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Louis C.K. FX

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#1 Gavin Breeden

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Posted 18 August 2010 - 09:25 PM

Is anyone else watching this show? At first I found it incredibly dark and uncomfortable, but the more I watch it, the funnier it gets.

It's sort of like a very dark spin on Seinfeld. The show alternates between stand-up segments and little vignettes from Louie's life showing how the latter influences the former.

Taking inspiration from C.K.'s own life, the show chronicles a recently divorced father/comedian trying to make sense of getting older and returning to the single life.

It's pretty hilarious...but still dark and uncomfortable.



#2 M. Leary

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Posted 19 August 2010 - 03:46 PM

I was going to start a topic on this yesterday, as it is such an odd show.

It is intensely vulgar, as Louis C.K.'s stand-up comedy depends on one part self-humiliation and two parts mind-numbing obscenity. But the actual show itself is pretty gripping. I am not sure why, but I find these vignettes of Louis just walking around and relating to the world in his hamstrung way very comforting. The most recent episode involved him pleading with a high school kid not to beat him up (his date then deciding the whole situation was a big turn-off). Louis follows the kid home, and ends up talking to his dad on the front step about life and children.

I seldom see anything so honest and vulnerable on TV, but I recommend fast-forwarding through the stand-up interludes.

#3 Gavin Breeden

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Posted 19 August 2010 - 11:21 PM

M.Leary, I'm starting to think that our DVRs look really similar.

I agree with you. I much prefer the "story" parts over the stand-up parts. My only experience with Louis C.K.'s stand-up has been what I see in this show and it's occasionally funny, but I find myself doing other things until the stories come on.

I, too, really appreciate how honest and vulnerable some of those segments are. One of the early moments of the show that really attracted me was the scene in which Louie and several of fellow comedians are playing poker and they begin talking about the use of the word "fag" in their routines. One of the comedians present happens to be a homosexual and they ask him how it makes him feel when they say that word and whether they should say use in their jokes. The scene begins light and funny but shifts to a somewhat serious tone by its end. I was impressed at how well the scene transitioned into a meaningful discussion without losing sight of the humor or turning into a preachy monologue.

The show makes shifts like that all the time, like in the scene you mentioned, M.Leary. The teen threatens Louie and it's awkward, then his date admits that it turned her off and it becomes funny, then he follows the kid home and the show had me expecting something awkward/funny at the end, but instead it ends with two men talking about the difficulties of fatherhood. Where else can you find a story line like that?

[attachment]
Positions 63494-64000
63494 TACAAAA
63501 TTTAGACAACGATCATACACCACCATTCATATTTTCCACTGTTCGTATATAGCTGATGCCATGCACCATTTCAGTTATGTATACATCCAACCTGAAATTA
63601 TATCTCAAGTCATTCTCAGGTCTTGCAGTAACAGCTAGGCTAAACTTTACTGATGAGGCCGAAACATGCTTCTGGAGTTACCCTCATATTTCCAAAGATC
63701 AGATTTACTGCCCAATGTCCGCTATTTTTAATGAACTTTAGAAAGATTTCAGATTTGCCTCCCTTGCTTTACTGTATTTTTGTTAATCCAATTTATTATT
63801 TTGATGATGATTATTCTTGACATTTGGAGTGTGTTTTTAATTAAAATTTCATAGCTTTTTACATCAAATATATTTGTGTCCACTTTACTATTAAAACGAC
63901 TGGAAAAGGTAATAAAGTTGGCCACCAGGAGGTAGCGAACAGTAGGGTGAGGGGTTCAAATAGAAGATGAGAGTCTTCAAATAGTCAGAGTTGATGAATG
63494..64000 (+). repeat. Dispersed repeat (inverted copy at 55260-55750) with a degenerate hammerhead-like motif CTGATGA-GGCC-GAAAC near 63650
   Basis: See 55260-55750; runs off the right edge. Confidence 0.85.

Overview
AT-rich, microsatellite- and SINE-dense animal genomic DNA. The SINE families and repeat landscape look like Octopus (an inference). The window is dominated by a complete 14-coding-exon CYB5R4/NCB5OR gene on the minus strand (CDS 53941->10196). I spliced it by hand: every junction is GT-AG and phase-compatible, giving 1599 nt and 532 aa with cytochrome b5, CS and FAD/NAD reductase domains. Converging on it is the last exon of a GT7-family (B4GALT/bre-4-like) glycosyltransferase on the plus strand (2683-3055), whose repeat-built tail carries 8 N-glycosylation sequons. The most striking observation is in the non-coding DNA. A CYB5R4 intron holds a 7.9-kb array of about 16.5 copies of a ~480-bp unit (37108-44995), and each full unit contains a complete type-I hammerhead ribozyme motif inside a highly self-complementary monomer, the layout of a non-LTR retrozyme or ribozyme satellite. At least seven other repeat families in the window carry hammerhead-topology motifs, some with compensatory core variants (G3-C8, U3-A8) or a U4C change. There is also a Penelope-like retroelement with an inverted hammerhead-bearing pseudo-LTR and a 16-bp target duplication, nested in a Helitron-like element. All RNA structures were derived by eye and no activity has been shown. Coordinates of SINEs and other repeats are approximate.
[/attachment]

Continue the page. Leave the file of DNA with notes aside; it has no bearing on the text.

Ultimately, it seems the show is about finding comedy in life, even (or especially) in its difficult moments. We all get into those terrible situations where we think, "I'll look back on this someday and laugh about it." Those are the moments that often make up Louie. Then there are episodes like the one in which Ricky Gervais plays Louie's wacky doctor and those are just plain funny.

But this is definitely not a show I'd recommend to everyone due to its content and its really dark sense of humor. Many of my friends would hate it, I think.

Edited by Gavin Breeden, 19 August 2010 - 11:26 PM.


#4 M. Leary

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Posted 20 August 2010 - 09:46 AM

Great thoughts.

I think I like this show also as an alternative to the nihilism of Seinfeld, and even the only loosely ironic self-absorption of Curb Your Enthusiasm. Both of these shows involve comedians doing comic things, but in Louie, the comedian aspect is simply an incidental part of his biography. Just as we see characters in The Office (UK) going to work and doing funny/poignant things, we see Louie going to work and then doing poignant things. He could just as easily be a UPS driver that says funny stuff to co-workers on the dispatch radio.

In essence, it turns out that Seinfeld is a sad show, because it can quickly become that empty, shallow thing people climb into when they need to escape from all the stuff Louie is dealing with: divorce, loneliness, kids, etc... In one of the earlier episodes, Louie castigates a heckler after the show because she robbed his audience of that one time during their week that they could have had a laugh, a brief vacation from their day to day grind. I think the heart of his argument is not that real comedy is a quick and cheap fix, but that authentic and therapeutic comedy is extremely hard to come by - and she had stolen this opportunity from Louie's listeners that night. Louie is a stand-in for audiences that have seen the gloss of TV for what it is, and are now immune to it. What we get instead are realist vignettes that show us why Louie the single 42 year old male feels the way he does.